The Trends Journal has been reporting on the rise of China and its growing influence in the region and around the world.
In our 30 March article, “CHINA TO TAKE TAIWAN: A MATTER OF TIME,” we forecast that at some point, China, as with Hong Kong, would take complete control of Taiwan.
Our 2 February article, “CHINA MILITARY. READY FOR WAR?” focused on the Chinese military conducting exercises that simulated an attack on U.S. aircraft carriers. We reported that the Chinese Defense Ministry said Beijing flew a dozen military jets into Taiwan airspace earlier this month because it was “necessary actions to address the current security situation.” They warned that those who play with fire “burn themselves” and “Taiwan independence means war.”
Heating Up
Last week, the Wall Street Journal reported that in the event war broke out, Taipei is aware they are no military match against the People’s Republic of China. 
And while the United States has aligned itself with the island, the Journal noted that U.S. Secretary of State Antony Blinken refused to comment on Washington’s position if China decided to invade Taiwan… which Beijing says is “China’s Taiwan Province“ or “Taiwan, China.” 
Sending American troops to fight against the Chinese in defense of Taiwan will be a tough sell at home. The paper cited a recent poll that showed Americans would not support deploying troops to the region to fight with the Chinese.
The Journal reported that U.S. and Taiwanese officials both agree the island must have enough firepower to inflict real damage to any invading country to discourage an attack or buy time as the U.S. prepares its intervention.
Blah, Blah, Blah
Militarily, Taiwan doesn’t stand a ghost of a chance against China, which spends 25 times the amount Taipei does on its military. China also has a hundred times as many ground-force troops as the island.
As we have been reporting, after the COVID War broke out in Wuhan, China, in January 2020, Beijing locked down and cracked down on Hong Kong, ending the Anti-Extradition Law Amendment bill movement that had shaken the city during 2019. 
In response, the international community backed away without hardly a whimper of condemnation, and, as we have been reporting, western banks, businesses, financial institutions, etc., have been ramping up their presence in Hong Kong and on the mainland.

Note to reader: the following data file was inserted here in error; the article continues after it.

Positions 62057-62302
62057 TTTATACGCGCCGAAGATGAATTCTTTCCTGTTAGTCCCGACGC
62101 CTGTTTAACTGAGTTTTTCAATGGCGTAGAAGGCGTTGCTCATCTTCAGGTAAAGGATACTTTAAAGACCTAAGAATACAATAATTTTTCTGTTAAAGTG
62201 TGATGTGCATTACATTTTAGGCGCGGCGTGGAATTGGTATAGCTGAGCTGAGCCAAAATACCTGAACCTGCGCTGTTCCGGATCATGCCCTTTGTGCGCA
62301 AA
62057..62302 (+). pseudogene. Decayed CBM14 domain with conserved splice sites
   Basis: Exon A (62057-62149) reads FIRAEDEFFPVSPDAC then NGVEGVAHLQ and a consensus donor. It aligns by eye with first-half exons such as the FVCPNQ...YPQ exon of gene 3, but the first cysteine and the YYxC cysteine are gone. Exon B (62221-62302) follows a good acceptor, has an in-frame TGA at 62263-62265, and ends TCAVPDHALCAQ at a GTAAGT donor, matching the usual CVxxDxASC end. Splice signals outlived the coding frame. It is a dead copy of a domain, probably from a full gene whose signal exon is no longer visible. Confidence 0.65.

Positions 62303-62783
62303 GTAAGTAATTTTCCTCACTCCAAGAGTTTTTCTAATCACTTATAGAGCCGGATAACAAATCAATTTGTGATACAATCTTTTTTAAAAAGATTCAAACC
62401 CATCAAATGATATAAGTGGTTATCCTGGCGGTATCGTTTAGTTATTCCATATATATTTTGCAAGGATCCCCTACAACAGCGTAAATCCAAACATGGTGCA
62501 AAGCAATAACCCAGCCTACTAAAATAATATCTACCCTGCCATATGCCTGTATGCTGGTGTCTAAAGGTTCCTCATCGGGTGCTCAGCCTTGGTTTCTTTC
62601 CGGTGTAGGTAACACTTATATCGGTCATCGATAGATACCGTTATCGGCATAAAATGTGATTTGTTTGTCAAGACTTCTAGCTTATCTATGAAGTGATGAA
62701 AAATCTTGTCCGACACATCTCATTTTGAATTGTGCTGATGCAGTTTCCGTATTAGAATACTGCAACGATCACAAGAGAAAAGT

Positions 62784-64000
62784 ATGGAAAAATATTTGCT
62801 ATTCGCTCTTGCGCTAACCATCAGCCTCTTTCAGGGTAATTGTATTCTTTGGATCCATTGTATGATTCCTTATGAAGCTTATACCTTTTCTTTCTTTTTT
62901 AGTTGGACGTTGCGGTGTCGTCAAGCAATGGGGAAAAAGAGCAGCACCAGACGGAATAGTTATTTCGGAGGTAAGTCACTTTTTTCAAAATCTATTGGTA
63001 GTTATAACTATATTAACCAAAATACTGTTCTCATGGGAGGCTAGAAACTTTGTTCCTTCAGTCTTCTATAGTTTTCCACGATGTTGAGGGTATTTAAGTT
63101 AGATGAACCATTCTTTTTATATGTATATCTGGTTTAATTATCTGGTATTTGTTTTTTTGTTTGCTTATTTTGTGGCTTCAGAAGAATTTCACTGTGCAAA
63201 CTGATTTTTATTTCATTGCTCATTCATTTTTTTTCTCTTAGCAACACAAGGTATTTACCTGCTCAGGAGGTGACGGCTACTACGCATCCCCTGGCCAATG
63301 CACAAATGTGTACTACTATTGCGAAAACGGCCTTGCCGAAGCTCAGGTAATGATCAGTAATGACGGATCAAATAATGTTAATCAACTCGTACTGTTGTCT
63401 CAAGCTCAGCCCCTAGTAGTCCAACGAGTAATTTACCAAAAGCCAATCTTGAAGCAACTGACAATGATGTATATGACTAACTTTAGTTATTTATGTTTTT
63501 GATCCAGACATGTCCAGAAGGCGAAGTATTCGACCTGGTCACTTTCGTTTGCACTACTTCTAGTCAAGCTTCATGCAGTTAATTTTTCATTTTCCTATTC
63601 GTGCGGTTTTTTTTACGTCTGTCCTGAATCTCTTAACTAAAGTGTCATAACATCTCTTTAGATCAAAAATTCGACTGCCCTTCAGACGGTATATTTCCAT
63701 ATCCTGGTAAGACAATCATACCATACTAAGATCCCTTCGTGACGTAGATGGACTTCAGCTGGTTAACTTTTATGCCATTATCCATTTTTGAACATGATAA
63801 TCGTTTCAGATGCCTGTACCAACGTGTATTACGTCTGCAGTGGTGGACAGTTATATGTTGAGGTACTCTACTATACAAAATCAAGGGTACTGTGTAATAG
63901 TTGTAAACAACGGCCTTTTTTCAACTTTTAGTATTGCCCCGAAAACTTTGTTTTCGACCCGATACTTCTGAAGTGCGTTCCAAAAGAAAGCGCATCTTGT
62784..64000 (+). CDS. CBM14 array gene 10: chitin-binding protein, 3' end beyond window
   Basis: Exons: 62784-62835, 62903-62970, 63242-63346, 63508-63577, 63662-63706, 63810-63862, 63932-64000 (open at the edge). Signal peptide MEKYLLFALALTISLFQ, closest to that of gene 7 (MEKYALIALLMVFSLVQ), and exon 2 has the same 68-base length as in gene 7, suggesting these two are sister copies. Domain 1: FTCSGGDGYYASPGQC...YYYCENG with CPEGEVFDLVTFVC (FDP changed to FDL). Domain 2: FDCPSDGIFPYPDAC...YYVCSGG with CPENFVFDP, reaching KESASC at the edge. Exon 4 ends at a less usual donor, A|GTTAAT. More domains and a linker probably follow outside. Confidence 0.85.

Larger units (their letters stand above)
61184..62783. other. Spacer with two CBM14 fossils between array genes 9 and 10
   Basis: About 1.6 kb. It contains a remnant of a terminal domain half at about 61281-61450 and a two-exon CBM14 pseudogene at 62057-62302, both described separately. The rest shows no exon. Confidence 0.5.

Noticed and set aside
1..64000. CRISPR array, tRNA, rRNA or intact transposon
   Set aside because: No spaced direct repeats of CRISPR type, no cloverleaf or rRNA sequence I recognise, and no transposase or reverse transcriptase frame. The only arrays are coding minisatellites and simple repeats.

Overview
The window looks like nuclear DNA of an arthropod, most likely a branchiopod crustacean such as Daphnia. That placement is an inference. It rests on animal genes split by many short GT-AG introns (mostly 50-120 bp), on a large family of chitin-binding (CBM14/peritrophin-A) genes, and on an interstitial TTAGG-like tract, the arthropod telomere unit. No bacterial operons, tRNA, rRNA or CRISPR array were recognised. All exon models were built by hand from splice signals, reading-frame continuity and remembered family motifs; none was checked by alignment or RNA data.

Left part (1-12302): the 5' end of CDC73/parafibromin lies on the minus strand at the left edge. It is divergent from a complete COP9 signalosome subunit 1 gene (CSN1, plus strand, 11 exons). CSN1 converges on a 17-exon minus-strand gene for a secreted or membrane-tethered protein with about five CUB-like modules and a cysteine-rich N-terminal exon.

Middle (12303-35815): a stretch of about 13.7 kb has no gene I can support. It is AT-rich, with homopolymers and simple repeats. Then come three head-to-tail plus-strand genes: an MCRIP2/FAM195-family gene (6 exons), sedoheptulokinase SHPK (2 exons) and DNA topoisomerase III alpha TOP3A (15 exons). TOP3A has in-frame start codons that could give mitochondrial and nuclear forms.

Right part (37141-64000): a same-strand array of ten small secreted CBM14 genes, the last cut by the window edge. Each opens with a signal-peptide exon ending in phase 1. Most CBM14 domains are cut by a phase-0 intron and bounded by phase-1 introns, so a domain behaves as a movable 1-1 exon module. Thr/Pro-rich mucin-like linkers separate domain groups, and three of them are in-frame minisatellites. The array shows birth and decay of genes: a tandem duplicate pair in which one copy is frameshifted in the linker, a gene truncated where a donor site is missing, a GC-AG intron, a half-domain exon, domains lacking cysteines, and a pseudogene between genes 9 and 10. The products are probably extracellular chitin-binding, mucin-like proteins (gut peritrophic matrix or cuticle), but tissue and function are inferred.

The Journal reported that Taiwan’s defense forces have gone from 275,000 members a few years ago to 165,000 last year. Alexander Huang, a former deputy minister in Taiwan’s mainland affairs council, told the paper there is a sense of confidence among the young in Taiwan that, despite its bluster, Beijing has little interest to invade. Huang said,
“Even in the past two years, when we started to see the trade war and U.S.-China strategic competition, [and] shows of force by [China’s military] around our air defense identification zone, poll numbers tell us that Taiwan’s perception in a general sense is that China won’t do it.”
Forbes pointed out that Taiwan is simply outmatched by China militarily, and experts have said Taipei should take a different approach in its defense. 
“Rather than trying to match China fighter-for-fighter—an impossibility given China’s much bigger economy—Taiwan should exploit ‘asymmetric’ advantages,” David Axe, an aerospace and defense reporter at the magazine, wrote. He said Taipei should bolster its long-range missile batteries to bombard Chinese airfields. These missiles can be hidden in mountains.
In January, Col. Wu Qian, China’s Defense Ministry spokesman, said, “The PLA will take all necessary measures to resolutely defeat any attempt by the ‘Taiwan independence’ separatists, and firmly defend national sovereignty and territorial integrity” and that Taiwan is an “inalienable part of China.”
TREND FORECAST: Beijing has long declared that Taiwan is part of its territory under its “One China Principle,” and it is the mainland’s territory under its Constitution. We forecast that just as Beijing has clamped down on Hong Kong protests and taken full control, so, too, will they take control of Taiwan when they are ready.
Despite condemnations when they do so, there will be no military forces from other nations that will challenge Communist China’s military might. Indeed, America, with the largest military in the world, has not won a war since World War II and cannot even win against third-world nations, such as Afghanistan, after invading that nation some 20 years ago.
Richard Bush, who served as director of its Center for East Asia Policy Studies for 18 years, wrote with others in NPR that Adm. Philip S. Davidson, the U.S. Indo-Pacific commander, recently handicapped the threat of a Chinese assault on Taiwan as “manifest during this decade, in fact, in the next six years.”
Should war break out between China and Taiwan, we forecast the Taiwanese military will not aggressively fight back, since doing so would result in millions of deaths and mass destruction.

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